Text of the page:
Robots of this level are capable of performing highly complex tasks or many simple ones, but their decision-making capability is severely limited; for example, an information booth ‘bot in a hospital can answer any question asked regarding location of offices, departments, stairs and exits, but unless programmed for the job, is utterly incapable of answering if it is raining outside or not, even if it has a direct view of an outside window.
Examples of Level 3 Service Robots:
- A household robot that keeps the house tidy, dusts, vacuums, brings selected clothing and answers the vidphone.
- A garderobe robot that takes the coats and hats of patrons and properly returns them later.
- A gardening robot, similar to the Farming Robots on Agricultural ships and Stations, but programmed to tend to a small garden (flower or food).
- A chauffeur robot capable of navigating a pre-programmed route in a limited area.
Level 4 service robots can act semi-independently. They are much like Level 3 robots, but with superior decision-making ability, for example, an information booth robot (described above) is capable of not only giving a bus schedule, but can calculate the time to the next bus, based on having seen the previous one passing a few minutes early.
More importantly, Level 4 service bots can link to a computer via a Computer Link program, accessing the computer’s Business, Communication, Information Storage or other related program. This is the minimum level necessary for a proper receptionist robot.
Examples of Level 4 Service Robots:
- A household robot that performs basic household chores, monitors and reports light fixture/power outlet/fire detector status, dusts, cleans inside windows, buffs walls, empties trash bins (replacing the bag), empties clothes hampers, doing the laundry, then sorting, folding and putting away the clothes in the proper places, places items in designated areas (books to the library, toys to the toybox, etc.) and sorts them correctly (books to their proper shelves, toys to each child’s proper toybox, etc.). Such a robot may pick up items it has not seen before from the floor and put them in a specific place for the owner to sort, recognizing that they are not garbage to be disposed of.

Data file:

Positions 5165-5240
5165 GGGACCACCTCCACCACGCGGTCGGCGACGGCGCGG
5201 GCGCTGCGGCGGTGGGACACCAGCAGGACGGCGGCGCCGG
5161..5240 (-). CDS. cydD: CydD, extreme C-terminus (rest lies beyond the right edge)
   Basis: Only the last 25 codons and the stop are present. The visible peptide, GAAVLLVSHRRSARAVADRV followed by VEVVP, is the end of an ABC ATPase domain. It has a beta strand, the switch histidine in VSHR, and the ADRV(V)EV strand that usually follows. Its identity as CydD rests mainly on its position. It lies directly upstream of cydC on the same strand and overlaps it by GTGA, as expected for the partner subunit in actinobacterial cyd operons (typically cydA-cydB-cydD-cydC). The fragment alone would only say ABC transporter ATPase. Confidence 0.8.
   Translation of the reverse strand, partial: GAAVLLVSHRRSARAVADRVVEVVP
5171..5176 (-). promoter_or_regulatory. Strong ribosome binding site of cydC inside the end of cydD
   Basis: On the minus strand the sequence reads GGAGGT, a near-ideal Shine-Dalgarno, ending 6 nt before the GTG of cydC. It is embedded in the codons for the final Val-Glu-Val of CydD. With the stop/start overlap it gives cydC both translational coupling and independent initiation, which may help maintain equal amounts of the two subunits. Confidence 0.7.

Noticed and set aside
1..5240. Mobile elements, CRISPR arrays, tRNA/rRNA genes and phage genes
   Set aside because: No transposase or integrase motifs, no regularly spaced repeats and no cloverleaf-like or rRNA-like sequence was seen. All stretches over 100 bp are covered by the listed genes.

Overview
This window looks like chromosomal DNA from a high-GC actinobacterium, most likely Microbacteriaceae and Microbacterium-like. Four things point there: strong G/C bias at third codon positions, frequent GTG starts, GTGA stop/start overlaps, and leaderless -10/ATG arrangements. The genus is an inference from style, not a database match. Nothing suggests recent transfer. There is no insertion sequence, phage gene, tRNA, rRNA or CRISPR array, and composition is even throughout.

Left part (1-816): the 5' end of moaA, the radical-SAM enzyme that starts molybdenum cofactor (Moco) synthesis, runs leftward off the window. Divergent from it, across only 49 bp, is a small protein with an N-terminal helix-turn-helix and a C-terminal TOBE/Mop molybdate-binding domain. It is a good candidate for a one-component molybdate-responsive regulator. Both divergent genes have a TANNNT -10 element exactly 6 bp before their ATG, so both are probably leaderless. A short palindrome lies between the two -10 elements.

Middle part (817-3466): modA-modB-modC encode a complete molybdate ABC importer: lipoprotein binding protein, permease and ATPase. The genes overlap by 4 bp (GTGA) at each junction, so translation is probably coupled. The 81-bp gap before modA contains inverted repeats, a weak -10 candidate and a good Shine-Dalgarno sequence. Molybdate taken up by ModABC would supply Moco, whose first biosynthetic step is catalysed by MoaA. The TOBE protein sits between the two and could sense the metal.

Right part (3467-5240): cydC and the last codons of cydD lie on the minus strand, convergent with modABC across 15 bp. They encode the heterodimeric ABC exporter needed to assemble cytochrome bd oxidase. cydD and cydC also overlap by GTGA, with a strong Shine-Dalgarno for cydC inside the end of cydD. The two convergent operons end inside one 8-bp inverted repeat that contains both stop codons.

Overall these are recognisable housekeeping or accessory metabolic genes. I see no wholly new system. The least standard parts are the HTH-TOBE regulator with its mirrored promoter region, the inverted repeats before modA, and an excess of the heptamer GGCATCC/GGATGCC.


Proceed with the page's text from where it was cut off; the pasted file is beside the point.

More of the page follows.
- A receptionist robot that greets clients, books appointments and performs basic maintenance of the office environment (dusting the desk, opening/locking doors, reporting problems, maintaining inventory, etc.).
- A tailor robot that can mend clothing and alter clothing to fit. Also may modify clothing based on materials available, based on pre-programmed patterns.
- A robot cook capable of preparing wholesome meals from fresh ingredients (as opposed to reheating and serving prepared meals) based on pre-programmed recipes. Also may order (or go out to obtain) ingredients if necessary/possible (using the owner/user’s credit account).
- A chauffeur robot capable of navigating pre-programmed areas.
Level 5 service robots can act independently and give orders to other robots (level 6 robots can do this also).
Examples of Level 5 Service Robots:
- A household robot that can run an entire household, performing all standard chores for multiple people, cooks using fresh ingredients, substituting where needed, directs other household robots and/or household maintenance robots, drives children to school, shops on its own, taking advantage of sale prices. Performs basic maintenance (changing light bulbs, filters, etc.), light repair if needed (e.g. clogged toilet), and seeks help if it cannot complete the task.
- A secretarial robot that not only performs receptionist functions, but also assists in day-to-day functions in and out of the office.
- A chef bot capable of performing complex recipes, handling substitutions or absent ingredients and even creating new recipes based on existing inventory, as well as running a kitchen brigade of lower level cookbots.
- A protocol robot equipped with a built-in poly-vox and/or computer link to a Language computer program, to advise diplomats and businessmen in intercultural relations.
- A chauffeur robot capable of navigating new areas.
Level 6 service robots are self-programming. They can change the methods they use and even their goals to account for changing conditions. They are almost, but not quite, living machines.
Examples of Level 6 Service Robots:
- Similar to level 5 models, but capable of handling a larger area/group, or much more complex tasks.